- Credit Mix – 10% – This portion of the FICO score looks at the variety of accounts a person has. For a high credit score, people should try to aim for a variety of retail accounts, installment loans, mortgages, credit cards, etc.instead of getting multiple credit cards, for instance.
All of these factors are taken into consideration when compiling a person’s overall credit score. However, the weight of some of these categories may vary, depending on the individual. If, for instance, a person hasn’t been using their credit for very long, the information will be factored in slightly differently from a person with a long credit history. It’s for this reason why people should focus less on their overall credit score and, instead, try to figure out which areas need more work to improve their total FICO score.
What Doesn’t Make up a FICO Score?
While there indeed is more information about any individual circulating out there, FICO does not consider anything that doesn’t appear on your credit report. Among these, we can include the following:
- Personal Information – age, sex, religion, race, national origin, marital status, etc.
- Employment Information – occupation, title, employer, employment history, salary, etc.
- Taking part in various credit counseling programs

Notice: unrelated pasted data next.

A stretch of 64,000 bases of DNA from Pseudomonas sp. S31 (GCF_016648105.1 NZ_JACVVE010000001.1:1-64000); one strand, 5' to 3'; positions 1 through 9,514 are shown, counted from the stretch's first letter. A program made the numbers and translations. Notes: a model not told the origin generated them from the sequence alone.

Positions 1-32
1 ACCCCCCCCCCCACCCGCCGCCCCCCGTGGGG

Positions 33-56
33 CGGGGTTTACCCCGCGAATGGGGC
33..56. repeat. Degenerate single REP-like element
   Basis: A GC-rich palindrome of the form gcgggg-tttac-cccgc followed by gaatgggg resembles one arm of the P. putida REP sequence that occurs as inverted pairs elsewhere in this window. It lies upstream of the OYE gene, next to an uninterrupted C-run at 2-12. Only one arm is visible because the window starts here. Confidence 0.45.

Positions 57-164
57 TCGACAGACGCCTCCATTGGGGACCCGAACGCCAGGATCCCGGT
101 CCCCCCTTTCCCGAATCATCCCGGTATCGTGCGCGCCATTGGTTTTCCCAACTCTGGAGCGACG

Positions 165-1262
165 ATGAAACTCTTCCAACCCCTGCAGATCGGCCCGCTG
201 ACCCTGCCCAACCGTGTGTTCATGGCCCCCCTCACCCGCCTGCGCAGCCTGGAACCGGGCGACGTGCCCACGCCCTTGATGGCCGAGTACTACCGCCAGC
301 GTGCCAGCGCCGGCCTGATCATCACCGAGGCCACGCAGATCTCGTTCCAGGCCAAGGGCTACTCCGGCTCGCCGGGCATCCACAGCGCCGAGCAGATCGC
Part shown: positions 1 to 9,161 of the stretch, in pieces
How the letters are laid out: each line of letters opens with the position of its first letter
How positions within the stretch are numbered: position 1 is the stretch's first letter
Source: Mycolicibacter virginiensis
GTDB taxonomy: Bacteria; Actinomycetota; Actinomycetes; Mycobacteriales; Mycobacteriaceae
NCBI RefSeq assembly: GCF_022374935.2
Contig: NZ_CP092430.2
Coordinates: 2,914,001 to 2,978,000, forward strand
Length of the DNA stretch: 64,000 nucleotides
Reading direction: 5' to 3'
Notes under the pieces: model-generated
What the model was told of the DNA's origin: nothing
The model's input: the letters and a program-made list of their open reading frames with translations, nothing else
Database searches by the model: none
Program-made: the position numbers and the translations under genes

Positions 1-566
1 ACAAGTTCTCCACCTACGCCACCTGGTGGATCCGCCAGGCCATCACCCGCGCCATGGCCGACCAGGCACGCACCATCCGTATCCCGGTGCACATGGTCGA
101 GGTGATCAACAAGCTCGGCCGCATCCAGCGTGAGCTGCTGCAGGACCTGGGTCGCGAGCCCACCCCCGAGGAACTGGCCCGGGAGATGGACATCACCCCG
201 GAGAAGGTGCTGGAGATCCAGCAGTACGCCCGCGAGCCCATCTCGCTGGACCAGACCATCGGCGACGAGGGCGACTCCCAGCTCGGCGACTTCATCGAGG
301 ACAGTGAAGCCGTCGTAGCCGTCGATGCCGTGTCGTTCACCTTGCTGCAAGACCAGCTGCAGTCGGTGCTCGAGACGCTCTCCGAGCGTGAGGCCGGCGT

- Where you live
- The interest rates on your credit accounts
- Soft Inquiries – Unlike the hard inquiries we mentioned above, soft inquiries do not affect your score. These occur whenever an individual checks their credit report or score
- Any other type of information that doesn’t help in predicting your future credit performance
The FICO Score Range
The FICO score is generally within a 300 to 850 point range, where a higher number is representing less risk for a lender or insurer. A FICO score of 670 or above is seen as good credit, while a score above 800 views as exceptional. People with a 760-point FICO score, or higher, will have a much better time borrowing at low-interest rates, as well as have access to different insurance discounts and other privileges.
There are a total of five FICO Score Ranges, going from very poor to exceptional. These are as follows:
- Very Poor – 300 to 579 Credit Score – People within this category represent roughly 17% of the population with a credit history. This category of applicants will often be required to pay a fee or deposit whenever they open a credit account or can be refused altogether.